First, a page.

The White House kitchen itself has been equally Couture-to-J. Crew. In earlier administrations, the kitchen was a closed, almost top-secret place, in which chefs were discouraged from speaking freely and publicly, but it's now become far more open and accessible. Media has been allowed to shoot video in the kitchen, and all of America can have a look at the place Mrs. Obama has called "where the magic happens," simply by logging onto the Internet. Since February, volunteers, interns and culinary students have been welcomed into the kitchen on a monthly basis. And everyone from professional pizza and pancake makers to celeb chefs have been invited to cook at 1600 Pennsylvania Avenue, and they've all been thrilled to show up. To date, the high point of the White House kitchen's Couture-to-J. Crew aesthetic was the State Dinner in honor of India. Renowned guest chef Marcus Samuelsson's menu for the elegant event, held in an architecturally stunning, glass-paneled tent on the South Lawn, was the capper to a day filled with much-rehearsed pomp and circumstance, and all kinds of symbolism. But Samuelsson's menu used some of the most humble foods possible--potatoes and okra and cornbread, and of course greens plucked from the "backyard" garden. The accompanying wines were definitely from a J. Crew budget, and the dinner itself had an incredibly low budget of about $50 per person, according to Samuelsson. But the overall effect was pure couture. (Above, at the State Dinner, President Obama and Mrs. Obama await the arrival of the guests of honor)

And the rest of the White House buffet...
The Couture-to-J.Crew dynamic has permeated every other element of food activity at the White House, too. Mrs. Obama's visits to soup kitchens and food banks have been another critical part of her food agenda. In these tough times, she's reminded everyone that even if we can't donate actual food to food banks and soup kitchens, it's still possible to show up and work. And included among her advocacy for supporting our troops and their families, there's always the suggestion that making a home-cooked meal is a terrific way to say thanks. This year's numerous burger runs from both the President and First Lady were equally matched with visits to DC-local eateries that focus on farm-to-table sourcing and sustainability. There was even a special Date Night in New York, for a visit to Blue Hill, whose chef, Dan Barber, is so notable for his work in organics and sustainability that he joined Mrs. Obama on this year's Time 100 list. In September, Mrs. Obama made her debut as international hostess at the G-20 Summit in Pittsburgh, and her gift to the spouses of visiting world leaders included jars of honey from her own backyard beehive--as well as a fine china tea set, specially designed for the occasion. Even White House events that have historically never had a food element managed to contain food this year. The 2009 Easter Egg Roll had a Kids Kitchen, and the Fiesta Latina, ostensibly a music event for Hispanic Heritage Month, also featured a high-profile guest chef, Maricel E. Presilla. Of course we can't forget the wooing of reluctant Republicans during the Stimulus debate--with homemade cookies. And this summer, during her vacation time, Mrs. Obama was as likely to pick peaches in Colorado as she was to visit the (closed) Louvre with her girls--or take them to learn to make gelato in Italy, after visiting the (closed) Colosseum. (Above, Executive Chef Cristeta Comerford and executive sous chef Tommy Kurpradit cooking at the 2009 Easter Egg Roll)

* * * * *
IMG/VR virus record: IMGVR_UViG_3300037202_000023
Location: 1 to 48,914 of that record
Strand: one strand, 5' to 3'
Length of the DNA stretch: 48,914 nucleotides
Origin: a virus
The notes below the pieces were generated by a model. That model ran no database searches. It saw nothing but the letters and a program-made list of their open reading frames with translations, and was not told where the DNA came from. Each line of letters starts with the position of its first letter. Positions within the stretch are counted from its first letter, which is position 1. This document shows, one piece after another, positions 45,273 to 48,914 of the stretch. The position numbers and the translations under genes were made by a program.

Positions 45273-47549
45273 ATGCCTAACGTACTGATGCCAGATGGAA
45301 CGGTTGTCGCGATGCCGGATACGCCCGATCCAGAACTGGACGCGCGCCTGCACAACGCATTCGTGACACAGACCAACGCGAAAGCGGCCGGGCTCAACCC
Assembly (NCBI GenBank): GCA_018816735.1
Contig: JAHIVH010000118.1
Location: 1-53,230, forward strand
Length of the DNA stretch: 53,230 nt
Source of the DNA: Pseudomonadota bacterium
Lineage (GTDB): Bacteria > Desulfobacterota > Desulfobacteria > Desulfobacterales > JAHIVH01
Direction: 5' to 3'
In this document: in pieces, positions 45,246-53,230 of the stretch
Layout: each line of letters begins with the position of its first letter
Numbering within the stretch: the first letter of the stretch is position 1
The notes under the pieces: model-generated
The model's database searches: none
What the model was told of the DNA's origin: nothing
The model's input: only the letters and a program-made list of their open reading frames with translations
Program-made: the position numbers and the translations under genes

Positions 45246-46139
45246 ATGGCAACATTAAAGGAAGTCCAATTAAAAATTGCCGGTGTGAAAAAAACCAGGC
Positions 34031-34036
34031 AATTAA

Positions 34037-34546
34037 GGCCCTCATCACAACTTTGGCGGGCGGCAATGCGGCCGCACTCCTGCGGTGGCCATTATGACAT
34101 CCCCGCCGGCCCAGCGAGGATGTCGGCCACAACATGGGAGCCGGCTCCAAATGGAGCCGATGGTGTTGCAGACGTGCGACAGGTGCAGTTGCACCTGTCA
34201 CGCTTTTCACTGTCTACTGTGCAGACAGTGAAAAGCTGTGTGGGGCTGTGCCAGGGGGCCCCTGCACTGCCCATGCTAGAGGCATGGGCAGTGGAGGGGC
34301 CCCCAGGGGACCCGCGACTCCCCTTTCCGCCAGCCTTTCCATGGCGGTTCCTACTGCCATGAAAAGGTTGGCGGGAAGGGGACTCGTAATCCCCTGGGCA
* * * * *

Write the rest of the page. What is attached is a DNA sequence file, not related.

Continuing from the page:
2009 ends, 2010 begins, and the TV show that straddles the years
This Sunday evening will be the pinnacle of the Couture-to-J. Crew food aesthetic, when Mrs. Obama and her Executive Chef, Cristeta Comerford, both appear on a special episode of Iron Chef America, Food Network's competition cooking show. The show is both the first food outing for the White House Kitchen in 2010, and the final one for 2009. The two-hour episode was shot last October, and features Comerford doing battle in partnership with Bobby Flay, a chef who's made a big career out of grilling that most American of foods, steak. They'll be competing against Mario Batali and Emeril Lagasse, two very famous chefs who tout regional cuisines on their own TV shows. As a platform for promoting Mrs. Obama's healthy eating agenda, a TV show is the ultimate in populist, J. Crew choices. But it's also in the couture category, thanks to the brilliance of all the chefs involved, who will be performing stunning feats of cookery in a race against the clock. "Of course" the Kitchen Garden is part of the Iron Chef America episode, too; veggies that grew in the garden are the "secret ingredients" that the chefs must work into their recipes. (Above, Mrs. Obama at the White House with Chef Comerford and the Iron Chef America cast)

2010: Combating child obesity becomes Mrs. Obama's top priority
In 2010, we'll be seeing a lot more pathbreaking ideas in food from the White House, which could well include more food TV appearances, White House livestock, aquaculture, window gardens, a green roof food garden on the top of the White House, the planting of grain crops, a greenhouse, video cooking lessons from the White House kitchen staff. But there will, without a doubt, be an intense focus from the First Lady on child obesity. Mrs. Obama will be leading the charge to alter the vast scope of the national health problem, which impacts children and families in every state of the country. Obesity is the critical issue that impacts policy making from many departments in her husband's administration: Defense, education, health, labor, agriculture. 2010's looking to be as much of a paradigm shifter as 2009. You might even say obesity is a J. Crew issue: It impacts a stunning percentage of American citizens, young and old, with percentage rates of prevalence varying in the population from twenty percent to above fifty percent, depending on age, race, and state of domicile. It's a relatable issue. And one our First Lady is rolling up her sleeves to take on...that is, if she actually wore sleeves.

And by the end of 2010, everyone will be saying "of course" to the creative and pathbreaking approaches Mrs. Obama suggests for dealing with obesity, too.

*Photos by Obama Foodorama, except for Iron Chef photo and Mrs. Obama's official portrait, both via the White House.